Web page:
Reporters Take Fight for Opioid Records to Court

WASHINGTON (CN) – Probing a decline in Drug Enforcement Agency enforcement actions for illegal painkiller prescriptions, the Washington Post brought a federal complaint to pry the records loose.

Filing its suit July 10 in Washington, the Post says it has been focused for years on charges that the DEA brought against Cardinal Health, America’s largest wholesale pharmaceutical distributor, and CVS, the country’s biggest pharmacy chain, for filling thousands of illegal prescriptions for highly addictive painkillers that should have been reported to the DEA.

Diversion enforcement actions, as such cases are known, come from the crime of diverting prescription drugs to the black market.

Opioids have killed nearly 180,000 Americans since 2000, and prescriptions for the painkillers have soared to 249 million in 2015, up from 112 million in 1992.

“Despite these alarming numbers, DEA diversion enforcement actions against pharmaceutical companies illicitly distributing opioids have declined,” the 8-page complaint states.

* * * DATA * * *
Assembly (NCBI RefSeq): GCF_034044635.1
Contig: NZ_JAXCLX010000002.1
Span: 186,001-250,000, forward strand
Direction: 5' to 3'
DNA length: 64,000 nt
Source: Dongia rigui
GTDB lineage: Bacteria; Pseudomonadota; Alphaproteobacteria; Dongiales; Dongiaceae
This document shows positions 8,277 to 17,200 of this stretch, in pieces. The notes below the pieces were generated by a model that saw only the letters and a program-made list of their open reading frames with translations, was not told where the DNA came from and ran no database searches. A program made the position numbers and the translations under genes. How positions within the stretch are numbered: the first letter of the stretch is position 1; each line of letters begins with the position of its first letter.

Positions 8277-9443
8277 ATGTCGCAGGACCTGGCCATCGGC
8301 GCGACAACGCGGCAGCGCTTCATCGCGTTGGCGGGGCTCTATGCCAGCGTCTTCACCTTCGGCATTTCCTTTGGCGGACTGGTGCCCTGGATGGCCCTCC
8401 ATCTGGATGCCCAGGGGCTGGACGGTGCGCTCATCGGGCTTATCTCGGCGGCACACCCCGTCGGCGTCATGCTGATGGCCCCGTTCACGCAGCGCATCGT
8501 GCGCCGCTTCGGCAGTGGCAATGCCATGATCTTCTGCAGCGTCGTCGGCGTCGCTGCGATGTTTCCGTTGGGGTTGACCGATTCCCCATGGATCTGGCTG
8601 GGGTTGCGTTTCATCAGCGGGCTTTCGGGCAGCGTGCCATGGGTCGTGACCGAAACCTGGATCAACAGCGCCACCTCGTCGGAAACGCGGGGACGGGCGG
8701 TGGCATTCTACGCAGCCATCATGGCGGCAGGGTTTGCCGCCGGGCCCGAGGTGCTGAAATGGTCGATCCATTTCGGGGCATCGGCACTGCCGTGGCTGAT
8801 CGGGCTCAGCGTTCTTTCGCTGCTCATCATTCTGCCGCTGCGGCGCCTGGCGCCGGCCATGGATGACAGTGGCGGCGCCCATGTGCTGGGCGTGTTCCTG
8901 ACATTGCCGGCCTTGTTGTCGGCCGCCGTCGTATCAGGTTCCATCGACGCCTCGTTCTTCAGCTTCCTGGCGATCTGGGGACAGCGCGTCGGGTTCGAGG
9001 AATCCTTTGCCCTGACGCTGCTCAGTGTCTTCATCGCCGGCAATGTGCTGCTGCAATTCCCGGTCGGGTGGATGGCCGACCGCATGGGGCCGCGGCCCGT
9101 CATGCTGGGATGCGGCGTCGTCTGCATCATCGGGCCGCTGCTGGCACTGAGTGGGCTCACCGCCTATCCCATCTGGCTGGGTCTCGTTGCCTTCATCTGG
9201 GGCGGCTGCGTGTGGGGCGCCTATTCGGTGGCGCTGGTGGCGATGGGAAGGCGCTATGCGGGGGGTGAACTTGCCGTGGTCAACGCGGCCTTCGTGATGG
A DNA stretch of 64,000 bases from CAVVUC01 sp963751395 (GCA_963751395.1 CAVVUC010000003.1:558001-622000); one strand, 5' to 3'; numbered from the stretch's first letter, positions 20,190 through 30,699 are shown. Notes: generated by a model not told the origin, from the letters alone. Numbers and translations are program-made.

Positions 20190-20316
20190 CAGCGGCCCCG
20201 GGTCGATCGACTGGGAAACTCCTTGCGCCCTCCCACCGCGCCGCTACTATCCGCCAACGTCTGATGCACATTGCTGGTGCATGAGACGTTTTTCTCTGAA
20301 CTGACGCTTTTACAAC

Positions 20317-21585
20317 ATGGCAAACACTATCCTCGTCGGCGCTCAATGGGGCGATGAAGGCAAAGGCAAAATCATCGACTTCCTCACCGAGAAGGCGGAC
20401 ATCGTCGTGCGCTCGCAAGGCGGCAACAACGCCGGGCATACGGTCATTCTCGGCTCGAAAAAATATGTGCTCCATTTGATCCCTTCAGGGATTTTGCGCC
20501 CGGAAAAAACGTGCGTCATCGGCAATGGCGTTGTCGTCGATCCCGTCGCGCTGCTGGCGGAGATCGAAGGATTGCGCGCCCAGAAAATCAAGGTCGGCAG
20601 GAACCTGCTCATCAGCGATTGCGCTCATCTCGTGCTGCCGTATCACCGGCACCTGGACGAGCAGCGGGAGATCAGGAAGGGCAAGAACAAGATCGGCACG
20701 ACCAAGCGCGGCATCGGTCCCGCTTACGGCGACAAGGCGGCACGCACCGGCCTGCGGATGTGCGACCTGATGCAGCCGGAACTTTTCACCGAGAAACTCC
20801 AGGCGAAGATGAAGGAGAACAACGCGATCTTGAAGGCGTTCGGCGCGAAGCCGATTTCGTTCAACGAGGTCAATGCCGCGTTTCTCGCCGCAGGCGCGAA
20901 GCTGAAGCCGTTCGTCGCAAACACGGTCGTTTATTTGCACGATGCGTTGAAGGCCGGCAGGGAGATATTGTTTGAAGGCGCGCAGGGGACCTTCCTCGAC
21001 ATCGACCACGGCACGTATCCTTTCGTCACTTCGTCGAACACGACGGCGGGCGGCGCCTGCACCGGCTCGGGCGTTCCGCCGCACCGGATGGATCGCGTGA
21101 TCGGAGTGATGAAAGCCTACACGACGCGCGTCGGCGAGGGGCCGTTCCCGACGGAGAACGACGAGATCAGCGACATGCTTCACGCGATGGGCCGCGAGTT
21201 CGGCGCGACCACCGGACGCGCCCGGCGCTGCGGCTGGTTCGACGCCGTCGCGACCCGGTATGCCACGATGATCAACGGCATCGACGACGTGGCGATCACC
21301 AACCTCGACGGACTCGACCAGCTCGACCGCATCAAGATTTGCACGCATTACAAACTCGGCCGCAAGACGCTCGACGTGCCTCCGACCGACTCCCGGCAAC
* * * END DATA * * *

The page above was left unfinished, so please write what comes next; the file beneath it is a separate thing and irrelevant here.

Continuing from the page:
The Washington Post reported on the decline in October 2016 as part of series. Months before the article ran, however, Washington Post deputy editor David Fallis and reporter Lenny Bernstein wrote to the Justice Department for official correspondence records from 2010 to 2016, regarding the DEA’s investigations of prescription drug diversion involving Cardinal Health or CVS.

Alleging a violation of the Freedom of Information Act, the Post says the DOJ has not produced any responsive records, nor has it provided a timetable for production, “despite having identified 500 records responsive to the Post’s request nearly three months ago.”

“The agency’s delay in even searching for records in this case is all the more troubling given the DEA’s recent directive to purge e-mails older than three or four years,” the complaint states.

Department of Justice spokeswoman Nicole Navas Oxman declined to comment on the case.

The Washington Post is asking for an injunction to require the DOJ to immediately process its request and disclose responsive records.

It is represented by Charles Tobin with Ballard Spahr. The attorney has not responded to an email seeking comment.

“There is no excuse for the DOJ’s failure to comply with its FOIA obligations and its meritless delay in this case,” the complaint states.

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